As the sporting industry exploded in the 1920s, athletic trainers and their charges immediately saw the possibilities of using his [Brown-Sequard's] research. Even the Big Bambino himself, Babe Ruth, injected himself with extract from a sheep's testicles, hoping for increased power at the plate (and in the bedroom). He attempted this only once, and it made him incredibly ill; the Yankees covered the story by telling the press that the Babe just had one of his famous bellyaches. Even though the Yankees tend to celebrate all things Babe Ruth, they have never, to my knowledge, had "Sheep Testicles Day" at the stadium.This claim comes from page 150 of Dave Zirin's 2007 book, Welcome to the Terrordome: The Pain, Politics and Promise of Sports. I don't know his source, but knowing this about Ruth isn't surprising.
Performance-enhancing drugs have been a part of baseball for at least 120 years.
Way back in 1889, James "Pud" Galvin -- then 32 years old -- injected himself with a testosterone concoction derived primarily from the testicles of a guinea pig and a dog.
It was known as the Brown-Séquard Elixir and his use was common knowledge. On August 14, 1889, the Washington Post reported:
Galvin was one of the subjects at a test of the Brown-Sequard elixir at a medical college in Pittsburgh on Monday. If there still be doubting Thomases who concede no virtue in the elixir, they are respectfully referred to Galvin's record in yesterday's Boston-Pittsburgh game. It is the best proof yet furnished of the value of the discovery.According to this blog, after the injections, Galvin pitched a shutout and knocked in three runs with a double and a triple.
Galvin was inducted into the Hall of Fame in 1965, 63 years after his death.
On August 23, 1889, less than two weeks after the above Post story, the New York Times reported on the controversy regarding the effectiveness of the elixir. According to Dr. Henry Loomis, "the fluid is potent enough to increase the strength of the human organism, presumably in old men, not by structural change, but by nutritive modification ... a consequent recovery of former power by the tissues may supervene". One patient received "four injections of thirty minims each of the elixir every two days".
Professor Brown-Sequard recently read a most remarkable paper before the Biological Society of Paris. The aged professor believes he has discovered the secret of perpetual youth. The source is in young animals, guinea pigs, dogs, etc. — from which, while under the influence of anaesthetics, he abstracts organic matter, reduces it to a pulp in a mortar, dissolves all that is soluble in water, then subjects this solution to further chemical action, and finally injects it under the skin of the arm in doses of 1 c.c. at a time. The professor injected the matter into his own arm, and he reports that on the day after he had taken two injections, he felt completely transformed. He could work better, sleep better, and digest his food more perfectly. His appetite improved, and he gained 14 1bs. in weight. It true, these results may well be called extraordinary.Roger Abrams's book, The Dark Side of the Diamond; Gambling, Violence, Drugs and Alcoholism in the National Pastime, discusses Galvin's drug use. About a year ago, Abrams wrote:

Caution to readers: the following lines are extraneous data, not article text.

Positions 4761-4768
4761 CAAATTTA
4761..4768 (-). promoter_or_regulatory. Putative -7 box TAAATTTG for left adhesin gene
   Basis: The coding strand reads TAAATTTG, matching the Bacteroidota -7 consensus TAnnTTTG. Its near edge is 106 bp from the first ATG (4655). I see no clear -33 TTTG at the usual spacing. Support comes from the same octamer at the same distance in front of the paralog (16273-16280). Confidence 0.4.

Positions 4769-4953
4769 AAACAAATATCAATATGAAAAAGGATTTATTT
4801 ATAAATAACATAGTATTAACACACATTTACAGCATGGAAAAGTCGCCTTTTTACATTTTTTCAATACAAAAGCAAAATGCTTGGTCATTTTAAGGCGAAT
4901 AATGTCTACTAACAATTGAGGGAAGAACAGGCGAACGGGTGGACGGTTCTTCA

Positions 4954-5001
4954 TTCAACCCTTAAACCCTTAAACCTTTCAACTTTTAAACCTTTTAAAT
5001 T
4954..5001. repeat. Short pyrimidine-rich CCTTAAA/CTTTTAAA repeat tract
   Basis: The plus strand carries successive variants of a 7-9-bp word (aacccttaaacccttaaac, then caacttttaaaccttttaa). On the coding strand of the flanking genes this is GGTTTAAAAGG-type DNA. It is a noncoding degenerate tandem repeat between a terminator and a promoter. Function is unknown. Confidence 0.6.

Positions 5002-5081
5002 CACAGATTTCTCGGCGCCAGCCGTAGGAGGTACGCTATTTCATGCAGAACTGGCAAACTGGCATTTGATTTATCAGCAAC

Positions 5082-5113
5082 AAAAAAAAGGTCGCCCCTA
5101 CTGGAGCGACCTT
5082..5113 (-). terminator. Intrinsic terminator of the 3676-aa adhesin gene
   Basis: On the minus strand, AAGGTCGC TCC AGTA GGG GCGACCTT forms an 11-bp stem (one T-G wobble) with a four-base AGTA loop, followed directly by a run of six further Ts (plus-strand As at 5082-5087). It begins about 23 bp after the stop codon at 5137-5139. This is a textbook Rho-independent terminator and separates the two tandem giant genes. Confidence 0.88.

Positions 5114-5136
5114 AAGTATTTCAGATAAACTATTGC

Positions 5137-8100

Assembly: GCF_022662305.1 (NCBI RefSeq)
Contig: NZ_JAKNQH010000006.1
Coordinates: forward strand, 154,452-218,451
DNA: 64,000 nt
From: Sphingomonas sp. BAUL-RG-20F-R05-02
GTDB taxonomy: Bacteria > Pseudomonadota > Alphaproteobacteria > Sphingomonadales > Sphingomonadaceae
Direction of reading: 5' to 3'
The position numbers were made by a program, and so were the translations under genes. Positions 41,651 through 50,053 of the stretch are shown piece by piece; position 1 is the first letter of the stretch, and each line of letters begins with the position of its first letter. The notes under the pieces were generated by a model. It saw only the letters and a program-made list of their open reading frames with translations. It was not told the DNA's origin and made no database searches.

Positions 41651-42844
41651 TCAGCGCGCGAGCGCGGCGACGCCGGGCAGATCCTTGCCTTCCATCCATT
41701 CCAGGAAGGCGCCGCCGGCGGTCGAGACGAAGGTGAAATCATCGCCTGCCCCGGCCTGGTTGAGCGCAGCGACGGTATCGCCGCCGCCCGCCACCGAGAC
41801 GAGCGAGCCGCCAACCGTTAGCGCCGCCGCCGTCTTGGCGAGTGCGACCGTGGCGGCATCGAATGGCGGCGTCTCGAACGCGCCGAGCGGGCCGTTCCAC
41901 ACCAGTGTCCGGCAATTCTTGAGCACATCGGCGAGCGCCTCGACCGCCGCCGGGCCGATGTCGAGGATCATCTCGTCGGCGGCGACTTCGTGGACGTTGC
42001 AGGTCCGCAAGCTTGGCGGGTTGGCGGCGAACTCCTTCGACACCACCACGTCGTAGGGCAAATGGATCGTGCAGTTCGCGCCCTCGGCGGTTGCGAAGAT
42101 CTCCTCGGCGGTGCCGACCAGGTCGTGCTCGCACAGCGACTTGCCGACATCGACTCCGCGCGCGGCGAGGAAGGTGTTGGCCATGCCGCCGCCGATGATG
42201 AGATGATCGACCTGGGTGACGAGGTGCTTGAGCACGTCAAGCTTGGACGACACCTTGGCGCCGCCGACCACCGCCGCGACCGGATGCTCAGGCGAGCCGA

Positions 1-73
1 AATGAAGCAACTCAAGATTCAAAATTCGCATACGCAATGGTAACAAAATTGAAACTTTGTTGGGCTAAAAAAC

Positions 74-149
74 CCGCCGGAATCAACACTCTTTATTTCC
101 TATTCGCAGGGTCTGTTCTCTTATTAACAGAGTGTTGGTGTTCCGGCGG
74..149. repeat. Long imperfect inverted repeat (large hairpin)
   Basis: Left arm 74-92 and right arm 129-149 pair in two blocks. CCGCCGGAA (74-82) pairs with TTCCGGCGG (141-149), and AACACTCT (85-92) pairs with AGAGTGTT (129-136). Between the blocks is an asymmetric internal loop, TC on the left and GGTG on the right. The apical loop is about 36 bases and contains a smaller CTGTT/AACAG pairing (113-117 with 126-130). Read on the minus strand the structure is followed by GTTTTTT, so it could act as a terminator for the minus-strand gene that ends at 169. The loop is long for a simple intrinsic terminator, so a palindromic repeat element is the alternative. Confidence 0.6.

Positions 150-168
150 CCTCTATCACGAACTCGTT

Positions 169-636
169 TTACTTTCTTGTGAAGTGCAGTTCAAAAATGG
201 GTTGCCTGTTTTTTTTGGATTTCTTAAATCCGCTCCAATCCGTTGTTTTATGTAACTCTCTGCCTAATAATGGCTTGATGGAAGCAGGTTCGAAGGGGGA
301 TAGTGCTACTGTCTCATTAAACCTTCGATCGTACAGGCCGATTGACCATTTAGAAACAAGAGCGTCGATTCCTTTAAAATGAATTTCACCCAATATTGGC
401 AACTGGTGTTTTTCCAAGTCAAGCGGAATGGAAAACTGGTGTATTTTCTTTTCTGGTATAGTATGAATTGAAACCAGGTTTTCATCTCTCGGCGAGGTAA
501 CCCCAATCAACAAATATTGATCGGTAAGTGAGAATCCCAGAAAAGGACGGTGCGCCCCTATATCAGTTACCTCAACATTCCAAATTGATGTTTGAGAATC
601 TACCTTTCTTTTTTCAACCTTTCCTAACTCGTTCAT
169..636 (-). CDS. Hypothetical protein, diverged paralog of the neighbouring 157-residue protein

It did not have much of an impact on his performance as he neared the end of his career, at best a placebo effect. For our purposes it is useful to note that no one said a peep about the event. At a time when cocaine was legal and could be ordered by mail or purchased at your local store, steroid-like injections for ballplayers were just matter-of-fact.Tom House has said he was one of many players in the 1960s and 70s who took amphetamines, human growth hormone and various steroids.
I pretty much popped everything cold turkey. We were doing steroids they wouldn't give to horses.House estimated that six or seven pitchers on every staff in were experimenting with steroids in the 70s.
In Ball Four, Jim Bouton wrote:
I've tried a lot of other things through the years -- like butabolidin, which is what they give to horses. And D.M.S.O. -- dimethylsulfoxide. Whitey Ford used that for a while. You rub it on with a plastic glove and as soon as it gets on your arm you can taste it in your mouth. It's not available anymore, though. Word is it can blind you. I've also taken shots -- novocaine, cortisone and xylocaine. Baseball players will take anything. If you had a pill that would guarantee a pitcher 20 wins but might take five years off his life, he'd take it.Bouton also mentions at one point the players were running low on greenies: "One of our lads is going to have a bunch of greenies mailed to him by some of the guys on the Red Sox."